A 28-page indictment, handed down in federal court in Alexandra, Va., charged the men with one count of "conspiracy to intentionally cause damage to a protected computer" during an online attack campaign that included such targets as the websites of the Recording Industry Association of America (RIAA), the Motion Picture Association of America (MPAA), the U.S. Copyright Office of the Library of Congress, as well as Visa, MasterCard and Bank of America.
According to the indictment, the attacks were carried out under the banner of Operation Payback -- aka "Operation: Payback Is A Bitch" -- and were first launched to target anti-piracy organizations in the United States, as well as Australia, Britain, France, the Netherlands and other countries. The attacks later expanded to target organizations that were perceived to be hostile to WikiLeaks, such as Visa and MasterCard, which blocked the flow of funds to the whistle-blowing website after it began posting secret U.S. diplomatic cables.
[ How far can the FBI go with suspected computer criminals? Read Stratfor Hacker: FBI Entrapment Shaped My Case. ]
The Operation Payback attack campaign ran from September 2010 through January 2011. PayPal, which was also targeted -- but not cited in the indictment -- has said it suffered losses of $5.6 million as a result.
The 13 men charged -- along with some of the nicknames the indictment said they used online -- include: Thomas J. Bell, Zhiwei Chen ("Jack," "TickL"), Joshua S. Phy ("Anonyjosh"), Dennis Owen Collins ("iowa," "anon5"), Geoffrey Kenneth Commander ("jake," "bipto") Ryan Russell Gubele ("grishnav"), Jeremy Leroy Heller ("heelgea"), Timothy Robert McClain, Austen L. Stamm ("user_x"), Phillip Garrett Simpson ("jikbag"), Anthony Tadros ("Winslow"), Robert Audubon Whitfield ("mightymooch"), and Wade Carl Williams ("TheMiNd").
According to the indictment, the men "[engaged] in a coordinated series of cyber-attacks against victim websites by flooding those websites with a huge volume of irrelevant Internet traffic with the intent to make the resources on the websites unavailable to customers and users of those websites" -- meaning they launched distributed denial-of-service (DDoS) attacks. Williams was also accused of linking to an online site that listed the names, home address and phone number of the Bank of America CEO, as well as his wife, for harassment purposes.
The indictment said all 13 men used the DDoS attack tool known as Low Orbit Ion Cannon. The tool was originally distributed to Anonymous members with the promise that it could be used to launch one-click attacks against targets of the operator's choosing. During Operation Payback, target lists were detailed online -- including on IRC message boards -- so LOIC operators could join in.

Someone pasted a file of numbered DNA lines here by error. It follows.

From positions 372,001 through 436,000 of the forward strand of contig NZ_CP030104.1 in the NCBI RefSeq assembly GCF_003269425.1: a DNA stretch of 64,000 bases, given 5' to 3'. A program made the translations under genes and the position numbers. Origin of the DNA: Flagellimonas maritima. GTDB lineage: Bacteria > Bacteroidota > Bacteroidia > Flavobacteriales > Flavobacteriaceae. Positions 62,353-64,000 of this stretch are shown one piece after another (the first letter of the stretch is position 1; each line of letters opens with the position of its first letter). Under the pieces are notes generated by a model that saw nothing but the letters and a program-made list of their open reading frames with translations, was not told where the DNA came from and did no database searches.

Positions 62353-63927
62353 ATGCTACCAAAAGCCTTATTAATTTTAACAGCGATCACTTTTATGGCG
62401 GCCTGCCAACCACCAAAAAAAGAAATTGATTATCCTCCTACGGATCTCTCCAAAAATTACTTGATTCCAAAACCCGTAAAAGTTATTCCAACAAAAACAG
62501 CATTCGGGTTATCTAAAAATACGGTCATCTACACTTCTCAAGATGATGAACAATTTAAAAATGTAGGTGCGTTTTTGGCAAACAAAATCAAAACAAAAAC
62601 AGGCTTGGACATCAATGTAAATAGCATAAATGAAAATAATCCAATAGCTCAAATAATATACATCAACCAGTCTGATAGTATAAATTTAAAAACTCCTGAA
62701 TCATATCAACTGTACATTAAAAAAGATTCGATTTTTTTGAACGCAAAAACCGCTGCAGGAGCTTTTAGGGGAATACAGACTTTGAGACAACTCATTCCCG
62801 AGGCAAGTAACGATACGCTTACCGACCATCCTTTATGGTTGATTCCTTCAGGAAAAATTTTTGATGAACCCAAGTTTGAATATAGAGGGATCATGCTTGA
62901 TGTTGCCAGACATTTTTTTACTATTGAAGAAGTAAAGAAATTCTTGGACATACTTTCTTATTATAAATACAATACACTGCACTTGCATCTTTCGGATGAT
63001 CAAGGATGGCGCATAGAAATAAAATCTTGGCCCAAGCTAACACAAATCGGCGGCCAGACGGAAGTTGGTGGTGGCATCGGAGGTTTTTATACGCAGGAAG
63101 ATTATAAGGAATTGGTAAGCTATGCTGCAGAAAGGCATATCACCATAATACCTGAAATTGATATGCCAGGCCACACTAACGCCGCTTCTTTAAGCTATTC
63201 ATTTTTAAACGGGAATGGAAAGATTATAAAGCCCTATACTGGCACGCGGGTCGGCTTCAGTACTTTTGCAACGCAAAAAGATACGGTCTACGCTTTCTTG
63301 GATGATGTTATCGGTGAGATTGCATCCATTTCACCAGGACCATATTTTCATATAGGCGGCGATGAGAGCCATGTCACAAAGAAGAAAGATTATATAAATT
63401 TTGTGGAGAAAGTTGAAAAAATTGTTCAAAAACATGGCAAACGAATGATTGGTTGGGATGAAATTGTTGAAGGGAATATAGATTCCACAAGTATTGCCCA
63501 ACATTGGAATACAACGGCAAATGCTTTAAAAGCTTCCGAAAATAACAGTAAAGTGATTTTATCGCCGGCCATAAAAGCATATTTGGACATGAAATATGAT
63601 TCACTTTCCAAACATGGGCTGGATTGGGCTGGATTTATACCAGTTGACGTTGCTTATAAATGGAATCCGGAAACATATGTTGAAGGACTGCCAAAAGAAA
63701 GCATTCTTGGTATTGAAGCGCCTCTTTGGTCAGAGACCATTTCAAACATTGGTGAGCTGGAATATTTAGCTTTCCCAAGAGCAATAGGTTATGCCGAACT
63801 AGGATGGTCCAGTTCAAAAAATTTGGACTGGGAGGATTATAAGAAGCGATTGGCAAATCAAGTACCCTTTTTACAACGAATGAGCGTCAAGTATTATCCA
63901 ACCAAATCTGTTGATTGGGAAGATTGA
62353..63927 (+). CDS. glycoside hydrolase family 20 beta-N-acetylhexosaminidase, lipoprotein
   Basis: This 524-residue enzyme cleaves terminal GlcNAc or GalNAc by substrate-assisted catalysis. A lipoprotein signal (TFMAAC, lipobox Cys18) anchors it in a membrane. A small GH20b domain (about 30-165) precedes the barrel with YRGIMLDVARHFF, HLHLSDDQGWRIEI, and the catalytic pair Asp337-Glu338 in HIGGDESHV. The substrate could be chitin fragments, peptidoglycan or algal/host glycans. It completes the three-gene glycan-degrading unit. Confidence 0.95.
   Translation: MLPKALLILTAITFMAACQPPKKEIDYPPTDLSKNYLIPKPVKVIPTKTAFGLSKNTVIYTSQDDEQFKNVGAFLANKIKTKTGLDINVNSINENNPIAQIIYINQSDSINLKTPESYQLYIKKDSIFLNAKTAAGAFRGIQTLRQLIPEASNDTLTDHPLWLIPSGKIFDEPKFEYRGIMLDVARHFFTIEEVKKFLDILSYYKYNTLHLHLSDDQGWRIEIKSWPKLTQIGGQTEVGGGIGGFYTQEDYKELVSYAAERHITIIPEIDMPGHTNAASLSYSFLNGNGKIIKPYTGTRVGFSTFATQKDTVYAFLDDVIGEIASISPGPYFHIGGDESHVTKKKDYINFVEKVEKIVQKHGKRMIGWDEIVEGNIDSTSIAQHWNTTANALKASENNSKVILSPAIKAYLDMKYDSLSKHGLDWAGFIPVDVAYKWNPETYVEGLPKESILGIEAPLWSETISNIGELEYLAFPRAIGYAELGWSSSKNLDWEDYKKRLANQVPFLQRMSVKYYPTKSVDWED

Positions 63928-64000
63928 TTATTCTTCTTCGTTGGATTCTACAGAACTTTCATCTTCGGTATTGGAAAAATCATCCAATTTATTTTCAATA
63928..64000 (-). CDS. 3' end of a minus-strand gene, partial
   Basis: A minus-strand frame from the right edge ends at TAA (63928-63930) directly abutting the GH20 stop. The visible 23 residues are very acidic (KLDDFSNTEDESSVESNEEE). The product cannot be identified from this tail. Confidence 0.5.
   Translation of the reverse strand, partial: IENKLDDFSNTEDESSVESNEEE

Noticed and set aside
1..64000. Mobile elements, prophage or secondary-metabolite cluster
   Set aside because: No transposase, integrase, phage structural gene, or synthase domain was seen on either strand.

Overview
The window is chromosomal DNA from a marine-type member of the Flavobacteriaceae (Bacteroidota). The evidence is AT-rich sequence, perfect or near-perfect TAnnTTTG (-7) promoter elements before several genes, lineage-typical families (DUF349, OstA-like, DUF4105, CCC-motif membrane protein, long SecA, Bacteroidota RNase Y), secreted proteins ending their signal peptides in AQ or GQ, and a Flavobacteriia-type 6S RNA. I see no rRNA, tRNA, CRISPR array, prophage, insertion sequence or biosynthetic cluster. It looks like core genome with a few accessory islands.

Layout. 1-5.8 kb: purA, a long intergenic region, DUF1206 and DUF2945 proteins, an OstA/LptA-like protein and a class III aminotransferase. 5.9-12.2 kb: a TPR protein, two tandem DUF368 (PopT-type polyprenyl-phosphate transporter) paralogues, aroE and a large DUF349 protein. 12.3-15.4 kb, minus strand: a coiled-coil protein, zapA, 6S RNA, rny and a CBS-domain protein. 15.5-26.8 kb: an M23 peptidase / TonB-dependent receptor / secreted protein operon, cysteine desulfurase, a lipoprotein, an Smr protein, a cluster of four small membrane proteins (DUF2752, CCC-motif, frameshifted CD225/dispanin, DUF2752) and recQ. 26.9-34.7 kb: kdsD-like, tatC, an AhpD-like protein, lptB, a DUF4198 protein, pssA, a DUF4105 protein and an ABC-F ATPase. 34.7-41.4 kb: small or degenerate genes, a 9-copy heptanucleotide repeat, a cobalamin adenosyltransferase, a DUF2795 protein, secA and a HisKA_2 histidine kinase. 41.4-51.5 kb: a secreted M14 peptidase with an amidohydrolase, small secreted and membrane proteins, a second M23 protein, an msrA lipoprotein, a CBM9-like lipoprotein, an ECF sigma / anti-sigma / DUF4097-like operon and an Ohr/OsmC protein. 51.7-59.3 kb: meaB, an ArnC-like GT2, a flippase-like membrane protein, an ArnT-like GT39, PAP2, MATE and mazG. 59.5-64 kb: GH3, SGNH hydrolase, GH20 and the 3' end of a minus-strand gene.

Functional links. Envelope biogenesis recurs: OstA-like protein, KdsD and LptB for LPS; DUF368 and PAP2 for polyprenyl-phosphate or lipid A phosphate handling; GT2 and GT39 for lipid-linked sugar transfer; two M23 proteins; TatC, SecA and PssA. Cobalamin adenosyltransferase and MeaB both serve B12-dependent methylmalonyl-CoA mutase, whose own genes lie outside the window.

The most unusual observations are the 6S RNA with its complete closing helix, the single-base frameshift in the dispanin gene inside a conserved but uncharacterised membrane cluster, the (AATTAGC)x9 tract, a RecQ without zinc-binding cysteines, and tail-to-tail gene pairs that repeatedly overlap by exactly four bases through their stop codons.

Unbeknownst to less technically sophisticated LOIC users, however, was the fact that when the tool generated a stream of packets -- designed, en masse, to overwhelm a targeted site -- it would code the IP address of the attacker's computer into the packet stream unless the operator proactively disguised their IP address. As a result, PayPal and other attacked organizations were reportedly able to turn over log files that listed the IP addresses that had attacked them. In short order, the FBI began subpoenaing service providers and tying IP addresses to subscribers' identities.
These aren't the first charges to be filed against alleged Operation Payback participants, either in the United States or abroad. British authorities, for example, arrested four men in 2011 on charges of participating in a group called both "Nerdo" and "NikonElite," which targeted digital entertainment industry companies and later participated in Operation Payback attacks.
Three of those men pleaded guilty, while the fourth -- Christopher Wetherhead -- was found guilty in Dec. 2012 of one count of conspiracy to commit unauthorized acts with intent to impair the operation of a computer, in violation of Britain's 1990 Computer Misuse Act. British investigators said they'd identified the men after studying Anonymous IRC logs.
According to some legal experts, British authorities have tended to prosecute the organizers behind the Operation Payback attacks, while U.S. prosecutors have tended to pursue not just the organizers, but anyone who downloaded and used LOIC to join in the attacks.